PPC chief opposes bailout plan’s sale of subsidiary IPTO

The main power utility PPC’s CEO Manolis Panagiotakis and GENOP, its union of employees, both expressed opposition today to the privatization plan for subsidiary firm IPTO, the power grid operator, included in this morning’s basis for a bailout agreement between Greece and lenders.

The basis for a bailout deal, announced early today following all-night negotiations between Greek officials and creditor representatives, includes a condition for IPTO’s privatization, or a measure of equivalent worth that would promote competition in the local energy market.

“We are opposed to the sale of IPTO. It does not make business sense to deprive PPC of such a valuable asset amid transient conditions and at a bargain price,” Panagiotakis stated.

GENOP president Giorgos Adamidis stated: “A change of ownership at IPTO is not included in any EU directive. PPC belongs to the Greek people and cannot be sold. We will battle to cancel the effort being made by lenders to destroy our country’s biggest corporation.”

Panagiotakis, who expressed his opposition during a PPC shareholders meeting, noted that PPC ensures supply security for the Greek electricity market, as well as smooth functioning of power stations and the grid.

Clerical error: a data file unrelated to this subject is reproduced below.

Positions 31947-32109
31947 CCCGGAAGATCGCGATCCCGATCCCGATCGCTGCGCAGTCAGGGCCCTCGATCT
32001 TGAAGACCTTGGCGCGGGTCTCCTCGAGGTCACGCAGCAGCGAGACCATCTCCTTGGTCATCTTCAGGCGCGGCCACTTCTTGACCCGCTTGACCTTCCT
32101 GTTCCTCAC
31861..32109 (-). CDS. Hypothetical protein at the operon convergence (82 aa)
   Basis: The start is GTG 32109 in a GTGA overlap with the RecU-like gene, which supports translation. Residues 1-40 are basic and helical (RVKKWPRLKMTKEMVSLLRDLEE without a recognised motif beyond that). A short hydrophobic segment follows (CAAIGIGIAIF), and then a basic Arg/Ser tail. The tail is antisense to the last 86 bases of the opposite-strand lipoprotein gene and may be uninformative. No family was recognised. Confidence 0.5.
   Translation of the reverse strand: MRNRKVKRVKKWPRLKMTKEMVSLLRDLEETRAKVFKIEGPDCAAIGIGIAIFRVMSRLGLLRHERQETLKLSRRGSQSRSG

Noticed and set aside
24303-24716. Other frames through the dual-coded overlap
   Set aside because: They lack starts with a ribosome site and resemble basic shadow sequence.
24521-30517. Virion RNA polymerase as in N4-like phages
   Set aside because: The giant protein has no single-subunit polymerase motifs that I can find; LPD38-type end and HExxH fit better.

The CEO also raised a question as to whether a 20 percent discount offered to industrial consumers for high-voltage connections will be maintained through the bailout agreement. He also cautioned that care will be needed when implementing auctions for lower-priced electricity to avoid repercussions for consumers.

Panagiotakis noted that, as the electricity market stands, private-sector investors are free to enter the retail market if willing to take on the relative risks entailed and proceed with investments.

He reiterated the collection effort for overdue electricity bills owed by consumers who are able but not willing to pay stands as a top priority at PPC, whose cash flow has been severely affected amid the ongoing recession. He also urged public water companies, among others, to settle amounts owed to PPC.